Second Patent Case in a Year Ordered Transferred from E.D. Texas
By Stephanie Weiner – Edited by Jad Mills
In re Hoffman-La Roche Inc., et al., No. 911 (Fed. Cir. Dec. 2, 2009)
On December 2, 2009, a Federal Circuit panel granted Hoffman-La Roche’s petition for a writ of mandamus ordering the District Court for the Eastern District of Texas to transfer a patent infringement suit brought by Novartis to the Eastern District of North Carolina. The Federal Circuit found that district court “clearly abused its discretion” in denying petitioners’ motion to transfer the case pursuant to 28 U.S.C. § 1404(a). This is the second case within the year that the Federal Circuit has ordered transferred out of the Eastern District of Texas on mandamus. See In re TS Tech USA Corp., 551 F.3d 1315 (Fed. Cir. 2008).
Legal Pad says there was “no earthly reason” for the case to be in the Eastern District of Texas. Harness, Dickey & Pierce’s legal blog points out that this may portend an easier road for defendants seeking to transfer venue from the Eastern District of Texas, a district considered to be very plaintiff-friendly. Patently-O summarizes the case.
Novartis sued Roche and its partners in the Eastern District of Texas for patent infringement, based on the defendants’ manufacture of Fuzeon®, a commercial HIV inhibitor drug. The defendants moved to transfer the case to the Eastern District of North Carolina, where Fuzeon was developed and tested and where the developer’s relevant books and documents are maintained. The District Court for the Eastern District of Texas denied the motion, finding that the case was “decentralized,” with potential witnesses scattered about the country, and that transfer would merely shift inconveniences from those witnesses closer to North Carolina to those witnesses closer to Texas.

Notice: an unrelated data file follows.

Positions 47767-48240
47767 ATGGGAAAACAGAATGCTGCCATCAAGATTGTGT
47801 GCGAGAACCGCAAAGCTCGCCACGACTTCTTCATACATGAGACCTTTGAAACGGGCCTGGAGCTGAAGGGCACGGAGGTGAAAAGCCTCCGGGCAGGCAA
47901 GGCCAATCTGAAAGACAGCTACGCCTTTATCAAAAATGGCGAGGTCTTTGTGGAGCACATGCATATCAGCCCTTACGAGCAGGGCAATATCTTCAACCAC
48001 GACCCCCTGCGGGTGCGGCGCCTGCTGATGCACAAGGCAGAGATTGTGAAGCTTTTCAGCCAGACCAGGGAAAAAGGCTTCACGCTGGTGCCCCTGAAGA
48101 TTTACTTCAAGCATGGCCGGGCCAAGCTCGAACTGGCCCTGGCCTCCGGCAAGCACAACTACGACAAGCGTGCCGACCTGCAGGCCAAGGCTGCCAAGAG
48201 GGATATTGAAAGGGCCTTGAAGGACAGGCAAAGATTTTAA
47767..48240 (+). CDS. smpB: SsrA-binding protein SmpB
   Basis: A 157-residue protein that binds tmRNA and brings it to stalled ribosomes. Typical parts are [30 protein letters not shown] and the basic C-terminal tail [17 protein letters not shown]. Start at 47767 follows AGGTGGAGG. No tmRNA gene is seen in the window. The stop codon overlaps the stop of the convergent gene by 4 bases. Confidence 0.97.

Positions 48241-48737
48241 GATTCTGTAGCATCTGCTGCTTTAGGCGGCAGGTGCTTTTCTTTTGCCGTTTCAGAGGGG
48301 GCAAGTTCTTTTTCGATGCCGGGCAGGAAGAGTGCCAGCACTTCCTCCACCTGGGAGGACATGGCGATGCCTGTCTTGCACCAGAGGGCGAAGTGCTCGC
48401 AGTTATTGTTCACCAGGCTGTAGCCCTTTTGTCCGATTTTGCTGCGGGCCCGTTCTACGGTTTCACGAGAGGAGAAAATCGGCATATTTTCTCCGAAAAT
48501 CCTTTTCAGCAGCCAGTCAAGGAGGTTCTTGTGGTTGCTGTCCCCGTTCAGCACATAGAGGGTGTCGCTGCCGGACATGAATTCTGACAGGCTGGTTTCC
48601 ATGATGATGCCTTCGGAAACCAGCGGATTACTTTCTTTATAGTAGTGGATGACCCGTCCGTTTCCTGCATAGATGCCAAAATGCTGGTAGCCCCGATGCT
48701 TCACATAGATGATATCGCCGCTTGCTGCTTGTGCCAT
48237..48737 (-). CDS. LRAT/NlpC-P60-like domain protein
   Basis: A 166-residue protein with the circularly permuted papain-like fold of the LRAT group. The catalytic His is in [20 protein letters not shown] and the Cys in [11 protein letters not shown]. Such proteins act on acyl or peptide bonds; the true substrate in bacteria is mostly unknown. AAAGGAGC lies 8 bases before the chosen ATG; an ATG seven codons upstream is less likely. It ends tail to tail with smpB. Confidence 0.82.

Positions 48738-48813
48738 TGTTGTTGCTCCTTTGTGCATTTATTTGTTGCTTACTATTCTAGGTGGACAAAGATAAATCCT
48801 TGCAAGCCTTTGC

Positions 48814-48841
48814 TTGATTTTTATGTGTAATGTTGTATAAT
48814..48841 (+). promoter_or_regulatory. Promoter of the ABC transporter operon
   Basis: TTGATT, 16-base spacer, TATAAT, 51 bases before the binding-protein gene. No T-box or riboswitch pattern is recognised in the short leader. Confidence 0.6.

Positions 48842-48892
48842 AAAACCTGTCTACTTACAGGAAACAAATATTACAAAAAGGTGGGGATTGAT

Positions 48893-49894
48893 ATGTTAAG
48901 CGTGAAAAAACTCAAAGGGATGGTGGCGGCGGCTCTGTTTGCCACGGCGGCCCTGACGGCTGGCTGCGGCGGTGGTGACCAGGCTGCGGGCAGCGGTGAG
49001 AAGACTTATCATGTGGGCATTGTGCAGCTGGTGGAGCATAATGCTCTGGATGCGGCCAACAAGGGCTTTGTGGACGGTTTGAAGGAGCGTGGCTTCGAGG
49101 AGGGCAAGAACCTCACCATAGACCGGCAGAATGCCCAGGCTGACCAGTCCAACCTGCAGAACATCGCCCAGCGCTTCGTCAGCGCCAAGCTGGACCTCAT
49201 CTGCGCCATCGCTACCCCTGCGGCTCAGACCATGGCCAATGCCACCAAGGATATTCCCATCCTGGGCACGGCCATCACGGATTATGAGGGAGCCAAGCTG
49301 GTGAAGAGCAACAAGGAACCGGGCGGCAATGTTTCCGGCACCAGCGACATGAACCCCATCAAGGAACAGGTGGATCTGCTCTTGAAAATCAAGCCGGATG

Judge Arthur Gajarsa, writing for a three-judge panel, directed the district judge to grant the motion, relying heavily on TS Tech and In re Volkswagen of Am., Inc., 545 F.3d 304 (5th Cir. 2008) (a Fifth Circuit case that similarly granted mandamus directing the Eastern District of Texas court to transfer to a “clearly more convenient” forum). A writ of mandamus is appropriate if the petitioner demonstrates a “clear and indisputable” right to relief. Allied Chem. Corp. v. Daiflon, Inc., 449 U.S. 33, 35 (1980). The panel found that standard to be met here. It held that the district court was “patently erroneous” in its application of the test for forum nonconveniens under Fifth Circuit law, and that there was “a stark contrast in relevance, convenience, and fairness between the two venues.”
Among other things, the Federal Circuit found that the district court gave too much weight to its ability to compel the only potential witness in Texas, who was in another district over 100 miles away, and erred in finding that it had “absolute subpoena power” over that witness within the meaning of Volkswagen. The district court did not assess convenience and fairness to any of potential witnesses, four of whom reside in North Carolina, in its analysis.
The Court of Appeals found that the district judge also disregarded Volkswagen and In re Genentech, Inc., 566 F.3d 1338 (Fed. Cir. 2009) in holding that the Eastern District of North Carolina had no more of a local interest in deciding this matter than the Eastern District of Texas. The panel regarded the former district’s interest in the matter “self-evident,” while seeing no relevant factual connection to the Eastern District of Texas. While Novartis pointed to 75,000 pages of documents relating to the patent that were in the Eastern District of Texas, the panel determined that the documents were sent there electronically from California purely to manipulate the propriety of venue; it called the assertion that the documents were “Texas” documents a “fiction.”
This decision continues the Federal Circuit trend limiting the Eastern District of Texas’ patent “rocket docket.”